My office mate has intimate phone calls with his girlfriend on speakerphone

Jul 25, 2016 at 4:00 p.m. ET
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Today I'm addressing annoying and disruptive office behaviors.

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Three of us share a small office. One uses his speakerphone constantly, even when talking to his girlfriend. Since she has a loud voice, I know every detail of their lives. I think she'd be mortified to realize her voice blasts out to us even when she's sharing intimate details.

I've tried talking to my co-worker. He insists his neck would hurt if he had to use a handset. When I suggested he use a headset, he says he's never found a comfortable one. When I've told him what I'm overhearing, he chuckles and tells me not to eavesdrop.

I've been to my supervisor twice. The first time he told me to work it out with my co-worker. The second time he seemed irritated we weren't working things out and sent us all an email saying we all needed to be considerate of each other and to keep our voices low while on the phone.

My other co-worker doesn't like the speakerphone either but doesn't want to make waves, so she uses earphones and listens to music on her iPod when she's not on her phone. She tries to see when she has incoming calls by noticing her phone's blinking light. When she doesn't realize her phone's ringing, I have to deal with it ringing four times before her machine picks it up.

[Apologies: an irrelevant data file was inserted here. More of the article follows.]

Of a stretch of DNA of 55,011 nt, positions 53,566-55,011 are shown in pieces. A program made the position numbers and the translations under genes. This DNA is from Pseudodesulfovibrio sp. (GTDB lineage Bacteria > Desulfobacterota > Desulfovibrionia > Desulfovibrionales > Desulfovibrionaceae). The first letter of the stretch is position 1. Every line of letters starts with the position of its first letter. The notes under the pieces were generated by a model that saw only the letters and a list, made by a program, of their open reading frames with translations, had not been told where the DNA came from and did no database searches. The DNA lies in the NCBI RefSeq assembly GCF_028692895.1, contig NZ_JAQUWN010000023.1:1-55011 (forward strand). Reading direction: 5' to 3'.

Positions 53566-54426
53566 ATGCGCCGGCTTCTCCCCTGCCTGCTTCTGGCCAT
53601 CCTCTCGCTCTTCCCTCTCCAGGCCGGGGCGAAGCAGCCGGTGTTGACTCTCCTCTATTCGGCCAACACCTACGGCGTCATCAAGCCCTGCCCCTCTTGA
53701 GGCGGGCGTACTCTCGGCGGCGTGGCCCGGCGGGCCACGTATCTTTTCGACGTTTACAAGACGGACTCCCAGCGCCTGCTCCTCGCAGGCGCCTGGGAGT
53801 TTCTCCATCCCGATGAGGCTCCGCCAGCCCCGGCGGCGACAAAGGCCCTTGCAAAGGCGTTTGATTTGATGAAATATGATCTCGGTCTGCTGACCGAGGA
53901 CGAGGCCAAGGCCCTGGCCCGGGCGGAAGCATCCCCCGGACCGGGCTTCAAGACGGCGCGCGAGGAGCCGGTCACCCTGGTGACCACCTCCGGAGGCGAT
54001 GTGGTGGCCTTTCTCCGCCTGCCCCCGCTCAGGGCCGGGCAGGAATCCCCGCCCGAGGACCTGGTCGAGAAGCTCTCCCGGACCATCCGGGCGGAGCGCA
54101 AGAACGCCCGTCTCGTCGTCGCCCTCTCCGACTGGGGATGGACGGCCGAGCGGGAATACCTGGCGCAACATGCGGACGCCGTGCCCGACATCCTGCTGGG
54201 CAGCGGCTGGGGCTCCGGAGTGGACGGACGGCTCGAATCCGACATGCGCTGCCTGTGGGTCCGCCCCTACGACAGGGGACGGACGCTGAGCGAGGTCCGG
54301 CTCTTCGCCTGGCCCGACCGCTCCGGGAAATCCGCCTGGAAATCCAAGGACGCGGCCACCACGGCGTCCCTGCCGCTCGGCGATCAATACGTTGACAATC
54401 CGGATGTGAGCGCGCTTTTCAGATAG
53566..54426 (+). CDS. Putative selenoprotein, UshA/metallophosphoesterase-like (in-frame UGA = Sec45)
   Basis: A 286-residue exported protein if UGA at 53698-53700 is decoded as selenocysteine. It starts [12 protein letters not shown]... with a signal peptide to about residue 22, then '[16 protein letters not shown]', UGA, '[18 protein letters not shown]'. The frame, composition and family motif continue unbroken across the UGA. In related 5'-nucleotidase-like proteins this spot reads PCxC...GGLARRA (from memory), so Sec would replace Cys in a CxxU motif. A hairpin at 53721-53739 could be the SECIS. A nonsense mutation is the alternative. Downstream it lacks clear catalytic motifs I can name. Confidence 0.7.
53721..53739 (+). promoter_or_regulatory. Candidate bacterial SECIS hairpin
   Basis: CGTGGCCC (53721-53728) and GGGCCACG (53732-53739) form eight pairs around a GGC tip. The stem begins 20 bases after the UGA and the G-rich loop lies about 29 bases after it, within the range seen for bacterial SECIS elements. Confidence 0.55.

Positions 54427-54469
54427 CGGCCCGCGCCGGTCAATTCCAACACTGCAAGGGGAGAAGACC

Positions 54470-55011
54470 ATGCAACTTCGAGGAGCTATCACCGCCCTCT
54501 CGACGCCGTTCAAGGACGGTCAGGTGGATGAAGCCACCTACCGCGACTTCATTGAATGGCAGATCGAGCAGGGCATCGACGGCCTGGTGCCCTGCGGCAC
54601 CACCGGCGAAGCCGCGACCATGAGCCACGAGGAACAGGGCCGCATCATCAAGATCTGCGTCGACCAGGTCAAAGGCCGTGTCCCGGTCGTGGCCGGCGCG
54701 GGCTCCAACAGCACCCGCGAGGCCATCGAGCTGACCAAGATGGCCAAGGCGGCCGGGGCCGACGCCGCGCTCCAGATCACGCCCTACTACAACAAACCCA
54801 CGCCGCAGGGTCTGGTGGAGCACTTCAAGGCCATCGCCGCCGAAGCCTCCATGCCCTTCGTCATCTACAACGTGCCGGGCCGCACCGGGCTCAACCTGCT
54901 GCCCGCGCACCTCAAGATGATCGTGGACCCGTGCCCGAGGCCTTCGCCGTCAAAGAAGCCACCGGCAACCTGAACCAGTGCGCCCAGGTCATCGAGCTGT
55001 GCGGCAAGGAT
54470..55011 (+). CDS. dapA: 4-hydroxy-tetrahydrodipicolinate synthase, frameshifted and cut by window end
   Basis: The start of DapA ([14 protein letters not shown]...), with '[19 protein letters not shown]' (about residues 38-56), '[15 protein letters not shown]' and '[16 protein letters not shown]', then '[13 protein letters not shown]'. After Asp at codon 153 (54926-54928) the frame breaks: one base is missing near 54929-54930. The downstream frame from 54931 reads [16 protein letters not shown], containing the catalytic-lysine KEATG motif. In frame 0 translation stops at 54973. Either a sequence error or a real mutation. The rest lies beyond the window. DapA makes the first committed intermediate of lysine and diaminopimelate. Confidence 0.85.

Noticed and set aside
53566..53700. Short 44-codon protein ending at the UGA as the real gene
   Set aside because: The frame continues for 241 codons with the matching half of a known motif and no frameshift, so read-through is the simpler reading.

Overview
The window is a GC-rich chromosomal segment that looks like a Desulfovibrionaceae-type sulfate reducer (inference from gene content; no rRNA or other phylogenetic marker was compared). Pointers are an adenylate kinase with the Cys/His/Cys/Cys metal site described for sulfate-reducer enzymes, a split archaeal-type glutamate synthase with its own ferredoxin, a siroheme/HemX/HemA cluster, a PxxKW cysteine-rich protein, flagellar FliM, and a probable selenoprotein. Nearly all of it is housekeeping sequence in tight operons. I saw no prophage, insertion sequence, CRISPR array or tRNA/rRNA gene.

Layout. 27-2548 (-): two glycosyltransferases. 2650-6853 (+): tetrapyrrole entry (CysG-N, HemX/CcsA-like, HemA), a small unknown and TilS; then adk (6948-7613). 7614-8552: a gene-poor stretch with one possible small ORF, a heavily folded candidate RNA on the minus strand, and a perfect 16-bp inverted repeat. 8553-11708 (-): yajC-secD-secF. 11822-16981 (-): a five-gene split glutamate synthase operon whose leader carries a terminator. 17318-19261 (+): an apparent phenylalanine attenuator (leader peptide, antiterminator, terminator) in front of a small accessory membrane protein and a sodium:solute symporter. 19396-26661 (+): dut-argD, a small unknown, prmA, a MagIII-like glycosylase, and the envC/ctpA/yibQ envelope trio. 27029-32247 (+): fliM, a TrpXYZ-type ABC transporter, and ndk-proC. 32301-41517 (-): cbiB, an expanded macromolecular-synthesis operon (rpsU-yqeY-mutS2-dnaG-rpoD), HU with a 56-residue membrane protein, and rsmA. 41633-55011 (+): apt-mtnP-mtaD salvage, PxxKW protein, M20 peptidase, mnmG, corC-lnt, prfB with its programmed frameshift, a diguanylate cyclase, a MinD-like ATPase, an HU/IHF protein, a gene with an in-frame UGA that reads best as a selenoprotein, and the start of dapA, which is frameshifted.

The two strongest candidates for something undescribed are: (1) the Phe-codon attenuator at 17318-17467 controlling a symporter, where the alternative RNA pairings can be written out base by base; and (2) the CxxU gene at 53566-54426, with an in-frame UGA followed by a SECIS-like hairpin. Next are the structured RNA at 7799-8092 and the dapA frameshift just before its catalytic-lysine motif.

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How do I get my co-worker to stop having his personal conversations become my business? Do I call his girlfriend and tell her what I'm hearing? Tape the calls and play them back to her? I'm worried that if I bring up the situation a third time, my supervisor will see me as a problem.


When a co-worker doesn't want to change annoying behavior, we're often tempted to escalate. This generally backfires. Imagine how your already-irritated supervisor might react to hearing you taped private calls — which might happen as soon as an angry girlfriend calls him to protest your behavior.

Instead, change how you present the situation to your supervisor so he sees the problem as your co-worker's problem rather than yours.

Instead of telling him how annoying you find the speakerphone, let him know how you and your other co-worker have tried to accommodate your speakerphone addict and tell him what it's costing in productivity. How many times a day does your other co-worker’s customers wind up getting voicemail because she misses their calls due to wearing earphones? How many times a day does your speakerphone-addicted co-worker interrupt your concentration with his conversations? How many personal calls does he apparently have on work time? Do any of those calls embarrass you with sexual details you don't want to hear during the work day?

Let him know you consider your co-worker wearing a headset to be an easy solution, but your co-worker hasn't agreed. My guess — your supervisor will squash the speakerphone.

© 2016, Lynne Curry. If you have a career questions you’d like Lynne to answer, write her @ Lynne is an executive coach and author of Solutions and Beating the Workplace Bully, AMACOM. You can follow Lynne through her other posts on, via,™ or @lynnecurry10 on Twitter.

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